First, let's make it clear that what we're really talking about is the change in oil prices. The price of a gallon of gasoline is based on commodity pricing for oil.

Here's a historical chart of the average price of gas in the US:

...and here's the price of oil over roughly the same time period:

The price of oil -- and thus, gas -- increased steadily during the Bush administration (as gas and oil prices do... this is nothing out of the ordinary. After peaking in mid-2008 (when gas reached $4.21 a gallon, or $4.40 adjusted for inflation), the worldwide oil market crashed, taking the price of gas down with it. After hitting a low point in December, the oil market returned to normal growth. Oil pricing increased at approximately the same rate as it did during the Bush administration until the middle of 2011, when it leveled out, and it's been statistically level since.

Liberals have used these data to assert the following:

  • Gas pricing is based on oil pricing -- and the presidential administration has little control over the global commodity pricing for oil (they claim that it is more dependent on the free market).
  • The crashing price of oil in late 2008 was a symptom of the worldwide economic crash.
  • As the economy has recovered worldwide, so has the price of gas. In fact, Obama made this very claim during the 2nd Presidential debate.

Here's how to counter these arguments:

It is possible for a presidential administration to affect the price of gasoline.

Simply look at the prices payed by the citizens of oil-rich Mexico ($2.97 a gallon) and Venezuela ($0.05 per gallon).

It's not enough to pump oil domestically, of course. The United States produces a great deal of it, but the US oil industry sets pricing based on worldwide demand. That is, if Chevron can earn a certain price by exporting a gallon of oil, they'll take that price above a lower price offered domestically.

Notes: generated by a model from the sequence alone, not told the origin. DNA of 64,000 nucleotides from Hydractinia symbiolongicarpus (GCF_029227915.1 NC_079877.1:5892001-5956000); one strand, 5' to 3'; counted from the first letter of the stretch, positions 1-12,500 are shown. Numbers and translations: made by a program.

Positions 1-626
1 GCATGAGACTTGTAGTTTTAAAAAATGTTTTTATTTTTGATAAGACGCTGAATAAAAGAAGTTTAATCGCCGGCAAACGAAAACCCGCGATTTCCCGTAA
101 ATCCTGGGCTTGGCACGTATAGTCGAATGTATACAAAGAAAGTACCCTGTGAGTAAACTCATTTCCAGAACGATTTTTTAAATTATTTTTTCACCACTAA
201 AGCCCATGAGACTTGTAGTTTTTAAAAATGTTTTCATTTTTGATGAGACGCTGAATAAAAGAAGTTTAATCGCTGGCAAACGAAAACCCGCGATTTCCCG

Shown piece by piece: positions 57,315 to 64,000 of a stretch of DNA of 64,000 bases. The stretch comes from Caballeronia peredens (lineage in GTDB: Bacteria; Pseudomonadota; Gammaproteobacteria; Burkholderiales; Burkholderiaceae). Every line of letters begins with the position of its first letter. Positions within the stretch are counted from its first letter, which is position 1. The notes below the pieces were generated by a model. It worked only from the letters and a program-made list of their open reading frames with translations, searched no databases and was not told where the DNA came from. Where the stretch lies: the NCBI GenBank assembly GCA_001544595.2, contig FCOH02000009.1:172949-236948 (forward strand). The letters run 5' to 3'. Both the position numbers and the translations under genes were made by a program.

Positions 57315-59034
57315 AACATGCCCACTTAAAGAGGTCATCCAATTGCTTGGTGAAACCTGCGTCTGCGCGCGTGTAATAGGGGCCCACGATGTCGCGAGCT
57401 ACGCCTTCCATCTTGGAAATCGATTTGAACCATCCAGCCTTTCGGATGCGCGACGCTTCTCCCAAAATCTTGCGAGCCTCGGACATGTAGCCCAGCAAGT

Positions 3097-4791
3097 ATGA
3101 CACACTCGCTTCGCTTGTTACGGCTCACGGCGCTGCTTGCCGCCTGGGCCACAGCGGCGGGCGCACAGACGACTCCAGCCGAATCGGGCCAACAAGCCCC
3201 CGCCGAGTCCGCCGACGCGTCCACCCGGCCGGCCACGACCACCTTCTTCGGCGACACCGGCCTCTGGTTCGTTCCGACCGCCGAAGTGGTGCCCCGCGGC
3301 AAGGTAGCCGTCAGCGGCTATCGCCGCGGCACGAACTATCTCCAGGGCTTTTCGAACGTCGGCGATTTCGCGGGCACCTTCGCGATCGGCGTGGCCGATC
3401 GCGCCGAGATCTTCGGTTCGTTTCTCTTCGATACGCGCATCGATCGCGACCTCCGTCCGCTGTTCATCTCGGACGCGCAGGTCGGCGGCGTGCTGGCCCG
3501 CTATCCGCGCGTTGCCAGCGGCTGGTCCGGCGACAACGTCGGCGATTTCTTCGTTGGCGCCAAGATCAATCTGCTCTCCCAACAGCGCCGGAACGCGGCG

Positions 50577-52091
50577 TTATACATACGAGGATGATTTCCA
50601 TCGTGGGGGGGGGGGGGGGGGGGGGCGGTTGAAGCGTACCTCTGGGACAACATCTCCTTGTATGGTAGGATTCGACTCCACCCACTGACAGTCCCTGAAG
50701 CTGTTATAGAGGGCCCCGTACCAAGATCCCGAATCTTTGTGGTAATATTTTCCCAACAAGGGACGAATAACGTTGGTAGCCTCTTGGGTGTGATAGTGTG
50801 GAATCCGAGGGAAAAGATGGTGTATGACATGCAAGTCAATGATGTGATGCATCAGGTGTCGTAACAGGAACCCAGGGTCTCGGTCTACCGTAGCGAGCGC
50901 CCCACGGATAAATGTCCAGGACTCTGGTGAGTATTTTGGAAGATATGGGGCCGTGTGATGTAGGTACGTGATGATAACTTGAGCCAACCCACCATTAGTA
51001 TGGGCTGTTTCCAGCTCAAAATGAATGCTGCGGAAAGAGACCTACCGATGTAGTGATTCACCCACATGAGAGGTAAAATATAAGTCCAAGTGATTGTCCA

This is the effect of the free market economy, and Chevron is doing what any capitalist, profit-driven company will do. Chevron (and every other oil company) owes it to its shareholders to make as much money as possible.

President Romney can shake things up by offering tax incentives to domestic oil companies to keep their oil in the United States. It's simple: if an oil company sells its product domestically for $46 a gallon (about the price necessary for gas that's $2.00 a gallon or less), they get a tax incentive against the money they lose by selling it at the current spot market price.

Rising prices are normal, and part of a growing economy.

The slope of rising oil prices during most of the Bush administration is testament to this fact.

This isn't to say that the economy was growing from 2008 until 2011, before gas and oil prices levelled off -- at least, not in the US. That was simply a correction from the crash of 2008.

But the levelling off of gas prices since 2011 (we are paying the same price for gas today as we were in March of 2011) is an indicator that the economy is stalling.

A Romney victory will have an immediate positive effect on the economy, so we can expect a temporary increase in the price of gas. But with quick action by Romney and a Republican-controlled congress to implement pricing controls on the oil industry, they can reverse this and get us back to the $2.00 per gallon pricing we enjoyed during those magical few months in late 2008.

Mexico and Venezuela provide low gas prices for their citizens through government ownership of the oil industry. We don't have to go that far -- we'll just take our oil production out of the free market by implementing price controls.

Obama could have done this when he took office, and locked pricing at sub-$2.00 levels. But instead of regulating the oil industry, he chose to try to regulate the health industry. And today, we are all paying the price.